The WHO Throws a Wrench In What We All Thought About the Coronavirus; UPDATE: WHO Walks It Back

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By Beth Baumann

UPDATE:

On Tuesday, the WHO held a press conference to clarify Dr. Maria Van Kerkhove’s comments about asymptomatic people spreading the disease being “very rare.” She described it as a “misunderstanding,” The Washington Post reported.

“I wasn’t stating a policy of WHO or anything like that,” she said. “We do know that some people who are asymptomatic, or some people who do not have symptoms, can transmit the virus on.”

The head of emergency programs for the WHO, Mike Ryan, expanded on the correction.

There was no “intent of WHO to say there is a new or different policy,” he explained. “There is still too much unknown about this virus and still too much unknown about its transmission dynamics.”

ORIGINAL POST:

For months we have heard about how asymptomatic people, particularly the young, are unknowingly spreading the Wuhan coronavirus to vulnerable people, including the elderly and those with preexisting conditions. The World Health Organization on Monday said asymptomatic people spreading the disease is actually “very rare.”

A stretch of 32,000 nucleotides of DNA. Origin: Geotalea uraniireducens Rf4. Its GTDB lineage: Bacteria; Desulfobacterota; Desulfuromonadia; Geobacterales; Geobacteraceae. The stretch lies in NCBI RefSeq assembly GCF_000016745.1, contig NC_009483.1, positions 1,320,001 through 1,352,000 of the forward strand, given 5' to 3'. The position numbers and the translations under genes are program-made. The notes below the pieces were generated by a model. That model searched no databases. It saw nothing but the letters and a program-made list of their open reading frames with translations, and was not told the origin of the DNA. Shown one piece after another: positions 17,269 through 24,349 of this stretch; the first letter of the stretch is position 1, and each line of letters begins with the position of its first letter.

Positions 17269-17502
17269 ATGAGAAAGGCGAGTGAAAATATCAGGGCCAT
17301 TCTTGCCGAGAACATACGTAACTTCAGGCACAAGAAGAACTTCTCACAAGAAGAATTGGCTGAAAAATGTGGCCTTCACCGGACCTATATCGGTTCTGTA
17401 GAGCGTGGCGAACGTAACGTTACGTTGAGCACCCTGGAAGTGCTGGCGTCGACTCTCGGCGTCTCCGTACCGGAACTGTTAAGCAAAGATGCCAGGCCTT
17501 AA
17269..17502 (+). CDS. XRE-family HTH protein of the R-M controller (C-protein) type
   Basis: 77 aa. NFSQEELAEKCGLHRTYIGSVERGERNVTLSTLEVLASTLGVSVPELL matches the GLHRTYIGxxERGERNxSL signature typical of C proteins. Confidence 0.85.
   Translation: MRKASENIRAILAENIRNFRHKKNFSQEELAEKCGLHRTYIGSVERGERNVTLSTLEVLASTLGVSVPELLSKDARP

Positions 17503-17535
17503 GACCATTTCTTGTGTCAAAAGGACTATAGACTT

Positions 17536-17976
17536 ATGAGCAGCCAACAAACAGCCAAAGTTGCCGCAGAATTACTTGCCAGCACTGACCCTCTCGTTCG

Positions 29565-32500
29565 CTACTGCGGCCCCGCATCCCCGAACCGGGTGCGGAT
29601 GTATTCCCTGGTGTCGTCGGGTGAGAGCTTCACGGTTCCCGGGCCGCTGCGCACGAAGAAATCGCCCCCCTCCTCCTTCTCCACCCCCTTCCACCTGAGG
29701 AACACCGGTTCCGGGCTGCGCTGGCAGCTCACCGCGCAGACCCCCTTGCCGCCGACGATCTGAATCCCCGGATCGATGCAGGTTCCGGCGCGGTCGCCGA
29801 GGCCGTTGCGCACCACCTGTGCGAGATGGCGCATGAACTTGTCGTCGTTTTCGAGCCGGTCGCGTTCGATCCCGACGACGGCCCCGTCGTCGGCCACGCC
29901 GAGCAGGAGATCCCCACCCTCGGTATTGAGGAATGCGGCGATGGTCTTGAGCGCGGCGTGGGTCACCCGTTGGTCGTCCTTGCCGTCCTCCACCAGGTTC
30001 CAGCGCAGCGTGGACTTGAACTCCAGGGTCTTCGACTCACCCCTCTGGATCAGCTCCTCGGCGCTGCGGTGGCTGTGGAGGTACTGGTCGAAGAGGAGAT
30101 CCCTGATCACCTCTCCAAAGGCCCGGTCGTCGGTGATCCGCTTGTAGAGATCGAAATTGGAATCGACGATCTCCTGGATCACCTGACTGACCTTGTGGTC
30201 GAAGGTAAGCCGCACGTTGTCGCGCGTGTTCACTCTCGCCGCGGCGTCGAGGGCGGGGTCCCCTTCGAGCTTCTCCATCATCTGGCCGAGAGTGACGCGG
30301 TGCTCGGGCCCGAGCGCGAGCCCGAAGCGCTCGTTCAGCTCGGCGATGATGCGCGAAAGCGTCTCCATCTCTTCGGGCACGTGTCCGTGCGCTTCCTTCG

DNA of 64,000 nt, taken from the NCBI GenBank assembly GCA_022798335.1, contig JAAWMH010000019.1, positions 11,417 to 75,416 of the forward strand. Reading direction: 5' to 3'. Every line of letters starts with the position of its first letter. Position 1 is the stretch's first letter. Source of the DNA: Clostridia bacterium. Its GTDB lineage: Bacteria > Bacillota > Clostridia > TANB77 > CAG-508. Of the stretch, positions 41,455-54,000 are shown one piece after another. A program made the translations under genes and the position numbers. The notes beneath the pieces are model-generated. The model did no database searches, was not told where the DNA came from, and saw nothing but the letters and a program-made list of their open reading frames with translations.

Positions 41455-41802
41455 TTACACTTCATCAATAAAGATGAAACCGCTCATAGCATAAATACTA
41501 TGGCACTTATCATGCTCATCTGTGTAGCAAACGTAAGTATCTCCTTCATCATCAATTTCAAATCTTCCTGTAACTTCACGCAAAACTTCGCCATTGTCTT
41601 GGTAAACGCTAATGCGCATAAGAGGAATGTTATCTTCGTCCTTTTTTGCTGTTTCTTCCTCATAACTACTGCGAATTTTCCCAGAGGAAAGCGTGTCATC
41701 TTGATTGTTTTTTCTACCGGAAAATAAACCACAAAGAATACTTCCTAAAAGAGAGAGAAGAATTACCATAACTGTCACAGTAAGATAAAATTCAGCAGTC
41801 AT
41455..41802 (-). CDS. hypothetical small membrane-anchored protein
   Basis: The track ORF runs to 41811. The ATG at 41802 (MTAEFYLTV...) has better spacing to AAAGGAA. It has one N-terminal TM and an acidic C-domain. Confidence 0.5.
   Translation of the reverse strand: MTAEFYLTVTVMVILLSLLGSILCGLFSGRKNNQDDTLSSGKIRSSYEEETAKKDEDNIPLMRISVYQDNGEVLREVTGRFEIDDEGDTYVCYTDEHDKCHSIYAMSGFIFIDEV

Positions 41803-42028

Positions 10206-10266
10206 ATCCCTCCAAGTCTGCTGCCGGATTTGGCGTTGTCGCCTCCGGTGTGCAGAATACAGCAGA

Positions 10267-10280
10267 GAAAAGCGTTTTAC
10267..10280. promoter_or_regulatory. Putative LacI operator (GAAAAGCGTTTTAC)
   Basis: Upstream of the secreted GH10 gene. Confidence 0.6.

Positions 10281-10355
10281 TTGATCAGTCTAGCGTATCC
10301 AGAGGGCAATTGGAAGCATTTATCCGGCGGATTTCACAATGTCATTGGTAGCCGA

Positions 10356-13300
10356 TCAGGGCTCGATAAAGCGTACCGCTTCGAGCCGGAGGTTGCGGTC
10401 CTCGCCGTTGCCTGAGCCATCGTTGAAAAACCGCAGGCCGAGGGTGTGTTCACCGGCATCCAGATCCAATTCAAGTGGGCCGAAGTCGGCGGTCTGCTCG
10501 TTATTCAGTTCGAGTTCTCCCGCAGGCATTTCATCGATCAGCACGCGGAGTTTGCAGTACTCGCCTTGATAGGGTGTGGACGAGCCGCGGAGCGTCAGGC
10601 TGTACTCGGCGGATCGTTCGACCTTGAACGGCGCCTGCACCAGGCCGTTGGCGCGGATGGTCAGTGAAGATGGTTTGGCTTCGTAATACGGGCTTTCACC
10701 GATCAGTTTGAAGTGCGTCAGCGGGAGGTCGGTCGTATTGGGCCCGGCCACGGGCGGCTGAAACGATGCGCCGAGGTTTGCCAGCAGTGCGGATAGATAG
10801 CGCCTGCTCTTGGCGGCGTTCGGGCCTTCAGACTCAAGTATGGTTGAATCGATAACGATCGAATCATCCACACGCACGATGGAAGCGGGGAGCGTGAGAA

“From the data we have, it still seems to be rare that an asymptomatic person actually transmits onward to a secondary individual,” Dr. Maria Van Kerkhove, head of WHO’s emerging diseases and zoonosis unit, said during a press conference. “It’s very rare.”

Originally, the WHO and the White House Coronavirus Task Force said that otherwise healthy people could contract the Wuhan coronavirus and pass it on to others without knowing it because they lack any symptoms, CNBC reported. The asymptomatic spread was the very reason most of the nation went on lockdown and social distancing was heavily emphasized.

According to Van Kerkhove, government officials are better off spending their time finding those who are infected and conducting contact tracing.

“We have a number of reports from countries who are doing very detailed contact tracing,” she explained. “They’re following asymptomatic cases. They’re following contacts. And they’re not finding secondary transmission onward. It’s very rare.”

She also said that cases that have been labeled “asymptomatic” aren’t actually that. Those cases are actually detectable but the person has mild symptoms.

Something is going on at the World Health Organization. They keep changing their tune. Just a couple days ago they said masks are no longer necessary in public. That was a little more than one week after saying masks should always be worn.

Why should anyone believe what the WHO says, especially when it comes to the Wuhan coronavirus? They have been all over the place on this virus. Remember: back in December, Taiwan made every effort to alert the WHO to the coronavirus outbreak, as evidenced by the release of an email.

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